Perhaps it was the coverage she was getting on music websites I regularly frequented, but as the summer came to a close in 2014, and as my stint of unemployment was coming to an end, I found myself listening to My Everything, the second album from singer Ariana Grande. 

The review hasn’t aged well—I am my own worst critic and I really don’t enjoy reading things that I put together within the first two or even three years of “music writing.” To begin with, the piece is incredibly short—like, if you blink, you almost miss it. But it’s also very casual—like, yes, I am aware that sometimes I am a casual writer and that I break the fourth wall and become self-aware and am conscious of the fact that I am a writer, putting together another sprawling review or essay, and I reference these things within the very review. But the review of My Everything isn’t that kind of casual. It’s a sloppy kind of casual. 

I’d like to think that as a writer, I have grown in the last six years.

I didn’t dislike My Everything but I also didn’t find it impressive, and I literally do not remember any of the album’s content. It may or may not still be a folder of mp3s collecting dust on our old computer, which is currently living under the couch.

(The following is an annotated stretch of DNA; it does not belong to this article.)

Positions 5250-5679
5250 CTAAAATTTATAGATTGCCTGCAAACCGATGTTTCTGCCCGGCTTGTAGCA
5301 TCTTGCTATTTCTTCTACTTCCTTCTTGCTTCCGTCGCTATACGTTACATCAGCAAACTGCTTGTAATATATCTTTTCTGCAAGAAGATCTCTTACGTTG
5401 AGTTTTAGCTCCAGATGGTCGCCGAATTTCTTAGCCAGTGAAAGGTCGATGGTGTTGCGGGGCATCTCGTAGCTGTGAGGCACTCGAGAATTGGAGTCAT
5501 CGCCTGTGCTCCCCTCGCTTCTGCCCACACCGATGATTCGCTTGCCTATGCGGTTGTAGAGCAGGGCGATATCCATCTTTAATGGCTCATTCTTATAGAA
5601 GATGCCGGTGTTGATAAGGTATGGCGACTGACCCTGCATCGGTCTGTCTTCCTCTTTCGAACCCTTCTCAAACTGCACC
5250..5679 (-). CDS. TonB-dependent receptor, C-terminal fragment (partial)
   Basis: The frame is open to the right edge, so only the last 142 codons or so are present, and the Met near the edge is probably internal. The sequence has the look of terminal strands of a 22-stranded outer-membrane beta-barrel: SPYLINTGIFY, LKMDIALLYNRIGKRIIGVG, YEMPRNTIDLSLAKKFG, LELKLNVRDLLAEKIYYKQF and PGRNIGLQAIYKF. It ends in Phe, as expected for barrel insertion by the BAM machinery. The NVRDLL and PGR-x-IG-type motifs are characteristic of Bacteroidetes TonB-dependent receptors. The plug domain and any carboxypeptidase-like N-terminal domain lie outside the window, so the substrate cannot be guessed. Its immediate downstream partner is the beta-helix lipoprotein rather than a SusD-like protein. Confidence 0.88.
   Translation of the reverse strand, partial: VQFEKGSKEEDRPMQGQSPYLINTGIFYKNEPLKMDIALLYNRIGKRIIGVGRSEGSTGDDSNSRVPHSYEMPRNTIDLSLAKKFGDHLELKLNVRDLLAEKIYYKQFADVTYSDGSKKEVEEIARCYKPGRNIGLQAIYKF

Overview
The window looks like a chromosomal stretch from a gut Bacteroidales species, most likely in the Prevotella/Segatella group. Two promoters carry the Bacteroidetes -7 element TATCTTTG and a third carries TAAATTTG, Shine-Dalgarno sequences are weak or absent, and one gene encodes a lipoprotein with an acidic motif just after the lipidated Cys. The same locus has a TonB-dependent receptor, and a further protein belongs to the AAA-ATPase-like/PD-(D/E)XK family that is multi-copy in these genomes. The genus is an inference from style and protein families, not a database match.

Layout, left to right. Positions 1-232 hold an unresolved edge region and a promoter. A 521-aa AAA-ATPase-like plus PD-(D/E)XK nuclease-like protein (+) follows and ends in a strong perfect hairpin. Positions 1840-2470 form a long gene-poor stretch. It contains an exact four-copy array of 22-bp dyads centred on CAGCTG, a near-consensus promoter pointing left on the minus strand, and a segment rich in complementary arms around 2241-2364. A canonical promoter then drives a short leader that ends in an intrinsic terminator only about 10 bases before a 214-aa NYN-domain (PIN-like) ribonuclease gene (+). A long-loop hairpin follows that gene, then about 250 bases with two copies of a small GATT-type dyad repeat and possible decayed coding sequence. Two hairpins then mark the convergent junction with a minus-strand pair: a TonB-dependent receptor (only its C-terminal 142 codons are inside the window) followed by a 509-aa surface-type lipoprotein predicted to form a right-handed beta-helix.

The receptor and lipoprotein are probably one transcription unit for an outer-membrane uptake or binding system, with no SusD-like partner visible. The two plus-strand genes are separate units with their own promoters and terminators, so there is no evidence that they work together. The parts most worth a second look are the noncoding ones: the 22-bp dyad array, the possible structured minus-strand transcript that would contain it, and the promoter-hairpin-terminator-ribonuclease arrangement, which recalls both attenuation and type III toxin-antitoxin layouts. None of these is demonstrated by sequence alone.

Aside from being aware of Grande’s personal life, lived out very publicly via gossip websites, I did not give any attention to her 2016 effort, Dangerous Woman, but eventually, through my wide embrace of pop music, as well as Desus Nice continually repping Grande’s “Breathin’” as his go-to karaoke jam—it is a really good, infectious pop song about anxiety—I have begun to explore Grande’s latter day, relatively acclaimed canon of sweetener, from 2018, and thank u, next, from 2019.